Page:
A Sample Heat Engine
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The equipment which will be used in this lab is: the PASCO Gas Law Apparatus, a ring stand, an ice-water bath, a hot water bath, a stainless-steel temperature probe, a gas-pressure sensor, LabPro interface, a 100 gram mass, and various tube couplings.
The PASCO heat engine apparatus is a closed system consisting of a nearly friction-free piston inside a cylinder. It has two air tubes leading from the cylinder: one going to a pressure sensor (which is measured using the Lab Pro) and the other leading to an air reservoir (aluminum can) that we will immerse in water to change the temperature of the air in the system. There is also be a temperature probe connected to the interface to record the temperature of each water bath.
The manufacturer states that the piston has a diameter of 32.5 ± 0.1 mm and a mass of 35.0 ± 0.06 grams.
The platform on the top of the piston gives you the ability to add a mass that will change the pressure in the cylinder. The manufacturer recommends that this mass does not exceed 200 grams; we will use a 100-gram slotted mass. The pressure sensor measures the absolute pressure in the cylinder, P, in kPa.
As the piston moves, the volume of the cylinder changes, The total volume of the air in the system consists of the volume of the cylinder plus the volume of the aluminum can and the two air hoses. The
on the cylinder will allow you to directly measure the cylinder's height.
When the piston undergoes transitions in which one or more of the system's properties (P, V, or T) change, the data can be potted on a P-V diagram. Any work done by the system during a transition can be found as the area of the graph bounded by the x-axis (volume axis) and that process' graph. The processes that can be applicable to our heat engine's cycle are limited to isovolumetric, isothermal, isobaric, and adiabatic.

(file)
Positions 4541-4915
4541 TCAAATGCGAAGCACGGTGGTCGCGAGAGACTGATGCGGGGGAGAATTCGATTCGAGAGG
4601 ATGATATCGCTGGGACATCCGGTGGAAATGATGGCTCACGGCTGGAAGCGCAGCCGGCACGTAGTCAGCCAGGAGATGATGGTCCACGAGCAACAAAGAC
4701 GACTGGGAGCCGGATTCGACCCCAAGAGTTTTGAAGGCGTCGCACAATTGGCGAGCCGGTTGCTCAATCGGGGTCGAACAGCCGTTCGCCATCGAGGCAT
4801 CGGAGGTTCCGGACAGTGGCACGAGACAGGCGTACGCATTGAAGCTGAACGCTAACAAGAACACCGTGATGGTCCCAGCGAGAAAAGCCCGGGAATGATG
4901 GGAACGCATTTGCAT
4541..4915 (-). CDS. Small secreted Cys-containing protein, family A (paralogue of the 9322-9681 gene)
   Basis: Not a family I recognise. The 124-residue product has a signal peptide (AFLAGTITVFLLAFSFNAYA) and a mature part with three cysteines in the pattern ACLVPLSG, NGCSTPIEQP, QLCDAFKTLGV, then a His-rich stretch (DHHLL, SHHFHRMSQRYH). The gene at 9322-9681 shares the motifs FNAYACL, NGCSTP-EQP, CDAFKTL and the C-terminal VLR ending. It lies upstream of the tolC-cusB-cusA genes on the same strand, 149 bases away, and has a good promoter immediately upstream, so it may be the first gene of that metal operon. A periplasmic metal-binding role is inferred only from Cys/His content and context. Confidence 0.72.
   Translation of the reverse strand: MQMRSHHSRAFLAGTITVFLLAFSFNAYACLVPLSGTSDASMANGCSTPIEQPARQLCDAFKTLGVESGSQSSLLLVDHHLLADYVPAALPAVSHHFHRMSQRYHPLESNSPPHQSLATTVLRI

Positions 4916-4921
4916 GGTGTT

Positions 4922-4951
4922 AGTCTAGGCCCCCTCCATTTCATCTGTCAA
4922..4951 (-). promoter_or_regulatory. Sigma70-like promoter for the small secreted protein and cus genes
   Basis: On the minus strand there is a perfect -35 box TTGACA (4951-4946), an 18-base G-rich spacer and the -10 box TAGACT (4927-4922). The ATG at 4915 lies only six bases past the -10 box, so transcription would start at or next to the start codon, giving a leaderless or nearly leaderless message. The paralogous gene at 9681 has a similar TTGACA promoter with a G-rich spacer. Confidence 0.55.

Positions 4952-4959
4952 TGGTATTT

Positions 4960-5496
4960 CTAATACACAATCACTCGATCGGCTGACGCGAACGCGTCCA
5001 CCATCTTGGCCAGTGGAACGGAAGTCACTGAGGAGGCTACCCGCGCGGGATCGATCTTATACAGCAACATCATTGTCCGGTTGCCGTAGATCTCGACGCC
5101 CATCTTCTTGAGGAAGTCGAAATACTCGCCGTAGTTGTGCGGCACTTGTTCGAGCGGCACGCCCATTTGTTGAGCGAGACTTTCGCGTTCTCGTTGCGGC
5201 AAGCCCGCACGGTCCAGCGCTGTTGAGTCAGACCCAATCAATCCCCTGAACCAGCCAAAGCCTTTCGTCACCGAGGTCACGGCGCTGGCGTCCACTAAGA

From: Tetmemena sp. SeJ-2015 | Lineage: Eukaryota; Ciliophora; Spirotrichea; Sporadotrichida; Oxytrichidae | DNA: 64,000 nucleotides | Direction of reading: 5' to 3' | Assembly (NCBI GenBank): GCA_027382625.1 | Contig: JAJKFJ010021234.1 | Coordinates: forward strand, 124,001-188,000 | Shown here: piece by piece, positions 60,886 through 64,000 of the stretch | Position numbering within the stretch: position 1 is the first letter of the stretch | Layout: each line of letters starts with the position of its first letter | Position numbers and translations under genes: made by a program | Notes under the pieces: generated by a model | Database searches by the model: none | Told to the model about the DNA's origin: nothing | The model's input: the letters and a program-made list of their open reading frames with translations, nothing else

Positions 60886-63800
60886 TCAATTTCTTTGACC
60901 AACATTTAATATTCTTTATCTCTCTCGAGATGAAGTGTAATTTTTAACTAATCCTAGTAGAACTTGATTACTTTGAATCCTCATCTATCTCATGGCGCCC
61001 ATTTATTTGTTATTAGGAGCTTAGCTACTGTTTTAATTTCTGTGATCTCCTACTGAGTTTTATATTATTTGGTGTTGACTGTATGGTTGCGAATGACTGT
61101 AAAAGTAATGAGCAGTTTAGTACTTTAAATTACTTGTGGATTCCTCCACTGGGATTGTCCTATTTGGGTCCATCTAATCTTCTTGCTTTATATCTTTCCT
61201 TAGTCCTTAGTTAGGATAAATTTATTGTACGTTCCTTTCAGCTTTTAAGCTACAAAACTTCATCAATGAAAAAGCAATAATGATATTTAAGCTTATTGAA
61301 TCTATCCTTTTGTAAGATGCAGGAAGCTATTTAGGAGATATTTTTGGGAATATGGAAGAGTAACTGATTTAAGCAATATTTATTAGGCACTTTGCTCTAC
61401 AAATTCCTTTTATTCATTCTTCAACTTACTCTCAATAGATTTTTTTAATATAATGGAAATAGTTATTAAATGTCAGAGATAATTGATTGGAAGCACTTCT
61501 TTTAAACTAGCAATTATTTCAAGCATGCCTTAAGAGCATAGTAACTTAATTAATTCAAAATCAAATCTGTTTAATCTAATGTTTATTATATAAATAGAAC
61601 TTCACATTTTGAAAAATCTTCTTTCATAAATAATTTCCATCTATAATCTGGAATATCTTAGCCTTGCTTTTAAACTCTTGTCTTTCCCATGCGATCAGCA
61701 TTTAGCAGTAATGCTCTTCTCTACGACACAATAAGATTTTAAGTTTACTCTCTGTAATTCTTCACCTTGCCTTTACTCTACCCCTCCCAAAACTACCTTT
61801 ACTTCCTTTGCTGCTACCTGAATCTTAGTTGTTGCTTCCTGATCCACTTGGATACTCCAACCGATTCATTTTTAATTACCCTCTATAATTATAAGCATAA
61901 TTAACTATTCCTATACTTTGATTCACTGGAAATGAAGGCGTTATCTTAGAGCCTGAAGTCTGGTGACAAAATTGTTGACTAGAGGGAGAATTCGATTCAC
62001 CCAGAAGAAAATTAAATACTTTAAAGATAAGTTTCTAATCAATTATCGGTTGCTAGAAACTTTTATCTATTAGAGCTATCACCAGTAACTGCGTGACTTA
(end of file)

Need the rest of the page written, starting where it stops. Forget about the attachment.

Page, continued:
The total work done during a complete cycle is represented by the area of the closed cycle on the P-V diagram.
It is important to take your measurements of temperature, pressure, and piston height as quickly as possible after each transition stabilizes since the apparatus does leak air slightly and you want the completed cycle to return to its initial conditions providing you with a closed PV diagram to analyze.
This is a “real” 4-step heat engine that has expansion and compression processes in which the engine will do useful mechanical work by lifting a 100-gram mass (and the piston) from one height to another. During the expansion steps the gas lifts the mass and piston increasing their potential energy; while during the compression steps their potential energy is reduced. Remember that potential energy is calculated with the equation PE = mgΔy. A diagram of the four steps is shown below:
When your experimental data has been plotted on a P-V diagram, it will hopefully ressemble the diagram below where there is a close agreement between the state variables for Point A (P, V, T) and the values for the cycle's initial preparation conditions.
Notice that steps BC and DA are isobaric processes and steps AB (hopefully the conditions at the engine's preparation and those at the end of the cycle will be synonymous) and CD are isothermal processes.
You must first calculate the total volume of air in the system that
does not change with the height of the piston